Ambrose Pilon's Reminiscences
about Pilon's Bakery
The First Bakery on Mill Street

In this picture Dad still has all his fingers; he has not yet had the blasting cap accident. Here he looks all of 4 or 5 years old (in fact the note on the back of the picture says exactly that, suggesting this picture was taken, perhaps 1927 or 1928, i.e. BEFORE L.V. lost his job with J.I. Case.

To the left of the big tree behind young Ambrose we can see the distinctive gabled roof of the former curling rink beside the Ouimet farm and beside that, the sloping roof of the two story brick house at the corner of Pendleton and Main streets.

The shed to the right of Ambrose is definitely on the old Labrosse property at the corner of Pendleton and Mill streets but looks much more like a car garage than an old stable.

In this photograph, the thumb and first finger on his left hand are shorter as a result of a blasting cap accident.

"Then, of course we had the dynamite cap episode when I was seven years old [suggesting this photograph was taken in 1930 or 1931], I believe. I was at Bobby Wilson's, which wasn't very far from our place then and I don't know if Bobby knew what it was, in that box up on the beam in an old machine shed, but we got it down. We each took one out, they were 60 pounders I believe they call them. And we wanted to empty the case which was filled with nitro. And we wanted to used them as whistles, that we'd blow and they'd whistle. So I got mine cleaned out. I don't know really how I did it, but I could whistle it. So I said to Bobby, I said, "You give me yours and I'll clean it out and get it to whistle." So he handed it to me. I had it upside down on a stone, and I had a stone in my right hand and I brought it down. That's all I remember of the dynamite cap. There was a terrible explosion. The stone splattered all over my chest, my arms, my left arm. And here was part of my thumb, and the left hand and the finger on the left hand were missing. Bleeding to beat the band. There was no pain at the time. I remember that very well. It was numb. And somehow or other I got home. I don't know who brought me home or what, but I had my dynamite cap in my pocket, you see. And apparently all the nitro had not come out. So Mother was searching my pockets, my pants. She took this out and she threw it in the stove. Well there was quite a thump in the stove, it didn't blow it all to hell, but... I don't really know what kind of a noise it made, but mind you, I remember Mother said "My God, it's going to blow the place up". It did make quite a noise I guess. But that's the way the dynamite cap worked out. "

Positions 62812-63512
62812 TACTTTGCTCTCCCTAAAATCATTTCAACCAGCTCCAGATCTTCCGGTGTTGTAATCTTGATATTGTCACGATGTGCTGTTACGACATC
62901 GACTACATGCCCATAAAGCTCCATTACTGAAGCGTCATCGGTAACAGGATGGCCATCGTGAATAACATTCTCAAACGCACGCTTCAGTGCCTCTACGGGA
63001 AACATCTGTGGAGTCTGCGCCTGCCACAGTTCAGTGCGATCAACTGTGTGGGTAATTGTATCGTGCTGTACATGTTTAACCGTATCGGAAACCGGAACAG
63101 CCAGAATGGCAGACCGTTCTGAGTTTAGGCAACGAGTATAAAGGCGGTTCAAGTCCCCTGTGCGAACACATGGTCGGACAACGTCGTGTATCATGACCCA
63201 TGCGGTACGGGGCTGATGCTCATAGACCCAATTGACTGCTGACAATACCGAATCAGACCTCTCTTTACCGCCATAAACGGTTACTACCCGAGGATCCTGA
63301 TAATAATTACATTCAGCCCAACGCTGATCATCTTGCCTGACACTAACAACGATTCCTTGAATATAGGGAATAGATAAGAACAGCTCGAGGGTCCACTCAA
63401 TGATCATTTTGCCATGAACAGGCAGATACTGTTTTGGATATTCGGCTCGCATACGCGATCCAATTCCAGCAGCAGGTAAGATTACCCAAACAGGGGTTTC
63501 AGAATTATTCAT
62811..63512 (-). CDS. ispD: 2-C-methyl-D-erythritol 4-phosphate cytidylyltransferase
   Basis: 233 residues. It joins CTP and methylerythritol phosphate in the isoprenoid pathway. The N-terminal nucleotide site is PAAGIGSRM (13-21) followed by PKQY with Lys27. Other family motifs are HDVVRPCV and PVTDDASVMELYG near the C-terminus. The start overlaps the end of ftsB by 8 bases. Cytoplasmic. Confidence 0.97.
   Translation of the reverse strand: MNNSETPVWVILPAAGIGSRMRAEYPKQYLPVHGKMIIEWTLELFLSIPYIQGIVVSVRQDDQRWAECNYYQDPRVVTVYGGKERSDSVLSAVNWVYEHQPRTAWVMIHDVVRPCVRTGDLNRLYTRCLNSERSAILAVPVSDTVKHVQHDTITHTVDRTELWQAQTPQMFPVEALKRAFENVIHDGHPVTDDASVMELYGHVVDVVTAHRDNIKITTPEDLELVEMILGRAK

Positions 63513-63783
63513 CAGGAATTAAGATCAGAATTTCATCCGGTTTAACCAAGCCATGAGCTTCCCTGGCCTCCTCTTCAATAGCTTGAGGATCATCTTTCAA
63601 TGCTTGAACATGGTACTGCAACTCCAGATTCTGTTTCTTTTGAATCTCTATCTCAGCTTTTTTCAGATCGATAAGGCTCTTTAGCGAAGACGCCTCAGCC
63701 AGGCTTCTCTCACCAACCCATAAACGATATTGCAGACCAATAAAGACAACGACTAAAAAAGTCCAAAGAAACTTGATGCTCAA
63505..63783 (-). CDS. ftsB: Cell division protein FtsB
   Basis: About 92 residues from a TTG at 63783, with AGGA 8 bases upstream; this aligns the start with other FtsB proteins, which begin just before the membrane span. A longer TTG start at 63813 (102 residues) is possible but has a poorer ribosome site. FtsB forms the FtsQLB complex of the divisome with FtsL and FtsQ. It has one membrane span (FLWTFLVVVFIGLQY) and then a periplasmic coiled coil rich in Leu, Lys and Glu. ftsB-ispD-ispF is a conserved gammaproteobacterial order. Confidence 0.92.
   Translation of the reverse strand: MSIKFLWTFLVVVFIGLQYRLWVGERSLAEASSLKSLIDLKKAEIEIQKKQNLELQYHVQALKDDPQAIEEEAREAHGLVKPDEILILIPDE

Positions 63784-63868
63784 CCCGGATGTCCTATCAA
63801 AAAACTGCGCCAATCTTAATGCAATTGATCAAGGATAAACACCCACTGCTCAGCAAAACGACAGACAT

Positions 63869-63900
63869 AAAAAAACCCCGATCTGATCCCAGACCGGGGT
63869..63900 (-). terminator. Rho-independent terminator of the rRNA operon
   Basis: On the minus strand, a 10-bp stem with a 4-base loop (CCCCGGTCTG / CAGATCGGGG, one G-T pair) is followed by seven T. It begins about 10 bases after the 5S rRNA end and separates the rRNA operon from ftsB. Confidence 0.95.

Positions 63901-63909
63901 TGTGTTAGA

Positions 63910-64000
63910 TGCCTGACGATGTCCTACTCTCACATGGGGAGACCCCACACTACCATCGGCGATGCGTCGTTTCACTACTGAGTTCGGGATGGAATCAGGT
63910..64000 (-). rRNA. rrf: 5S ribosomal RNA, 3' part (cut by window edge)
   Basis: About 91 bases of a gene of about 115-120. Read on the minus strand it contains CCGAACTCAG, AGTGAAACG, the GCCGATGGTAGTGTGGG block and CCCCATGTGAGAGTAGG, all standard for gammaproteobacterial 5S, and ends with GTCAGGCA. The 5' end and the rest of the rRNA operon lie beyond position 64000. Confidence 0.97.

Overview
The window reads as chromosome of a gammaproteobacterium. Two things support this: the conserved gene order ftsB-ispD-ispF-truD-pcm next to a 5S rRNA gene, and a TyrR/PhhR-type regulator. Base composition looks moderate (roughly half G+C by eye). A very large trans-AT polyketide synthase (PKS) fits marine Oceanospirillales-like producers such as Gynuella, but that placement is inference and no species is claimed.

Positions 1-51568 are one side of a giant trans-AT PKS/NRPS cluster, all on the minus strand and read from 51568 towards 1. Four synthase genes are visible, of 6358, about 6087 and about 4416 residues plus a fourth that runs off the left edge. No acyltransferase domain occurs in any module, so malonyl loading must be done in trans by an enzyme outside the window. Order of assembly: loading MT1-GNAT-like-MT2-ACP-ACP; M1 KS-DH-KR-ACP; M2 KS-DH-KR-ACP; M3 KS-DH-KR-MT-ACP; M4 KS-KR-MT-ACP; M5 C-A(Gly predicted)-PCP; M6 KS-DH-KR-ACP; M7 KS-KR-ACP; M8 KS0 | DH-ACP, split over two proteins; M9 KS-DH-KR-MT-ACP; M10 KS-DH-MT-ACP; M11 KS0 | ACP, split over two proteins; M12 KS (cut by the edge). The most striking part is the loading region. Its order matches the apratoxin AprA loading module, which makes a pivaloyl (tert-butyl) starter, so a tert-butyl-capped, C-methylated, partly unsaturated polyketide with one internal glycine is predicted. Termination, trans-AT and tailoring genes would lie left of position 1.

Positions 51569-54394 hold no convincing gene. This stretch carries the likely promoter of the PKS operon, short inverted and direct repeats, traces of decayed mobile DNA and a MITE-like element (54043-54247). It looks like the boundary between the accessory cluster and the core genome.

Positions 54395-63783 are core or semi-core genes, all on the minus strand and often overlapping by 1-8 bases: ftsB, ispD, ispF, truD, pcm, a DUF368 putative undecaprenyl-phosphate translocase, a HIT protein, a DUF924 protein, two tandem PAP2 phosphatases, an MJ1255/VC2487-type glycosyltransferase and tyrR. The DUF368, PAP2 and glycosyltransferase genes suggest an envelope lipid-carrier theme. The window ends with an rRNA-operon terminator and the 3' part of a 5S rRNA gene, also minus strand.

Behind the big elm tree I believe we can see the Ouimet barn. One day he would marry one of the girls living there!

The wooden building on the left of this picture might be the stable that would eventually be converted to a bakery.

In this photograph I believe we see L.V.'s last child, Mary Helen, who was born in Vaudreuil in September of 1926. This must have been a day for picture taking; even the dog wanted in on it! We can see the front corner of Ambrose's sleigh. We can also see a bit more of the shed on the left, likely abutting the small brick house and more than likely where Pilon's Bakery first set up.

Once again, in his First Communion picture, we can clearly see Ambrose's shortened pointer finger on his left hand. The photograph was likely taken in the early 1930's and we can see the corner of the former shed or stable on the left.

The 'Labrosse House' at the corner of Pendleton and Mill Streets where the Pilon's first lived and where the bakery began. Full lot showing where car garage might have been Possible imprint of the former stable at the rear of the 'Labrosse House'

These three Google streetview images of the Labrosse house were taken to show a few things. First, the large lot could easily have had a car garage in the corner furthest from the house. Second, where there is a white sidding-clad extension behind the brick house, there used to be an addition at the back that was just a bit narrower than the house. Its imprint is still visible on the back brick wall of the house.

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